TOOMEY: And for this week, that's Living on Earth. Next week: Four years ago, an ice storm swept through northern New York state and New England and up into Canada. On its way, it felled trees and froze utility poles and left thousands without power for weeks. But one town had something to gain after losing electricity.
MAN: The ice storm really revealed to us a vibrant network of community ties that I think most people had thought maybe had withered away. But it was still there, and it was energized, as the power grid became de-energized.
TOOMEY: The grid, the village, and the ice storm, next time, on Living on Earth.
[MUSIC FADES, SOUND OF SPLASHING BEGINS]
TOOMEY: We leave you this week with an example of how a small sound can make a big splash. Off the cast of New South Wales, Australia, Rik Rue got his microphone really, really close to those tiny little wavelets found in tidal pools. He took the sounds, did some editing and some mixing and came up with a composition called "Ocean Flows."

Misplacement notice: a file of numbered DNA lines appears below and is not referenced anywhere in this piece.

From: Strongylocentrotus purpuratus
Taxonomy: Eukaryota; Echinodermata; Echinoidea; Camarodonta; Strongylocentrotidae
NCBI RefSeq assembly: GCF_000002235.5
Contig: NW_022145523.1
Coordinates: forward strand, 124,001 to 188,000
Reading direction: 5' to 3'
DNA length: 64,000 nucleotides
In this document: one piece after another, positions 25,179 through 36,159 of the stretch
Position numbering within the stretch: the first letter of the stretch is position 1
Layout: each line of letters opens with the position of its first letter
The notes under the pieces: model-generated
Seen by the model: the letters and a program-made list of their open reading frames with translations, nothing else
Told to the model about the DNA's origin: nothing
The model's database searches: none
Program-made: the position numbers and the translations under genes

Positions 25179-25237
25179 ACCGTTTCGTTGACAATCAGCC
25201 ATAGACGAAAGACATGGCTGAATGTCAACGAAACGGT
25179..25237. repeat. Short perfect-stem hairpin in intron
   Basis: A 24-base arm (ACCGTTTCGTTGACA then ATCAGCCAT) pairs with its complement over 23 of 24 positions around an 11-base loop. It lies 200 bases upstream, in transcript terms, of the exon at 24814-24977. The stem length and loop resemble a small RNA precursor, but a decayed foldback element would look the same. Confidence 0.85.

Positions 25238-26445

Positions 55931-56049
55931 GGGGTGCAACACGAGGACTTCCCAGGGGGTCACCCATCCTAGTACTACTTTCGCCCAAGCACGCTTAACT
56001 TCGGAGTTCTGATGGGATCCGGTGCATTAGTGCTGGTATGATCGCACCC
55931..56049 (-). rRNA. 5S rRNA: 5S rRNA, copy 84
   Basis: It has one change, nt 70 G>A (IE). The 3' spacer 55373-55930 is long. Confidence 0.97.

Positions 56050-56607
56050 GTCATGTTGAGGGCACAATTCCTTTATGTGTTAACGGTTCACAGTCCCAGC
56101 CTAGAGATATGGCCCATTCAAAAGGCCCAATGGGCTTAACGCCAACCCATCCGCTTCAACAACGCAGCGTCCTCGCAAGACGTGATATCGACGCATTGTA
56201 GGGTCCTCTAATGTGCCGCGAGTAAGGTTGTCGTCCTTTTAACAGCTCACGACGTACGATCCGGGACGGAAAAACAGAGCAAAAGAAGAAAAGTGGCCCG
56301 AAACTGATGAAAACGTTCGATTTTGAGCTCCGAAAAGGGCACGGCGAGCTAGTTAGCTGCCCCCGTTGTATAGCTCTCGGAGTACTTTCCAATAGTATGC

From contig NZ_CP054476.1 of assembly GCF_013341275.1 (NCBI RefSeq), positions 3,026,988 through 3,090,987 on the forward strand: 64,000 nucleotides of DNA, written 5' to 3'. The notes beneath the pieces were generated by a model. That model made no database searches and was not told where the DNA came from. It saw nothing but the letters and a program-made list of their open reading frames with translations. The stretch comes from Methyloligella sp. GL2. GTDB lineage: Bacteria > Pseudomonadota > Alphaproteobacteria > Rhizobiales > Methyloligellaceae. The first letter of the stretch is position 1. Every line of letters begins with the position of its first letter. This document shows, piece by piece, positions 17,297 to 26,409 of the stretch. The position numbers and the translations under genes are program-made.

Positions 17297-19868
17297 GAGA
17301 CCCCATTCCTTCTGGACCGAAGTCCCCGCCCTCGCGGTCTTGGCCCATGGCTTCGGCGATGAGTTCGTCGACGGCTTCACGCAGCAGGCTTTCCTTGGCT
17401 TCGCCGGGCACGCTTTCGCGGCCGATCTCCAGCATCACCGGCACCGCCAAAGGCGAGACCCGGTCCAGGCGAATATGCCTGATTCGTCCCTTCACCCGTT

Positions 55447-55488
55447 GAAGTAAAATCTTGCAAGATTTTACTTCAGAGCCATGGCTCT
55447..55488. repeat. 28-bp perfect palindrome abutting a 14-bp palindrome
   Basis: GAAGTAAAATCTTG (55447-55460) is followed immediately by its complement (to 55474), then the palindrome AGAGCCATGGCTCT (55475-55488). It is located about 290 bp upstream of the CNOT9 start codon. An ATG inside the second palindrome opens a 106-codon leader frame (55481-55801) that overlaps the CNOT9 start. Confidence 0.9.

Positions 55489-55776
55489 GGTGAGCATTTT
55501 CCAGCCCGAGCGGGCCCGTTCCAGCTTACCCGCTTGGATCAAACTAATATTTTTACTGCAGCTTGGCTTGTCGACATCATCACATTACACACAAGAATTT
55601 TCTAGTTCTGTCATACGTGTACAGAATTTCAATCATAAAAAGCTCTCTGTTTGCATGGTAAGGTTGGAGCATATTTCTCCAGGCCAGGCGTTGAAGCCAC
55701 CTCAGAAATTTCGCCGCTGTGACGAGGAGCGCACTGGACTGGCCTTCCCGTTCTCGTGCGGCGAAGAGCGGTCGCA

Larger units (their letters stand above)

TOOMEY: Living on Earth is produced by the World Media Foundation, in cooperation with Harvard University. Our production staff includes Anna Solomon-Greenbaum, Cynthia Graber, Maggie Villiger, Jennifer Chu, and Gernot Wagner, along with Peter Shaw, Leah Brown, Susan Shepherd, Carly Ferguson and Milisa Mu駃z. Special thanks to Ernie Silver.
We had help this week from Jessica Penney. Allison Dean composed our themes. Environmental sound art, courtesy of Earth Ear. Our technical director is Dennis Foley. Liz Lempert is our western editor, Eileen Bolinsky is our senior editor, and Chris Ballman is the senior producer of Living on Earth. Steve Curwood returns next week. I'm Diane Toomey. Thanks for listening.
ANNOUNCER: Funding for Living on Earth comes from the World Media Foundation Environmental Information Fund. Major contributors include the William and Flora Hewlitt Foundation, for coverage of western issues; the National Science Foundation, supporting environmental education; and the Corporation for Public Broadcasting, supporting the Living on Earth Network, Living on Earth's expanded Internet service.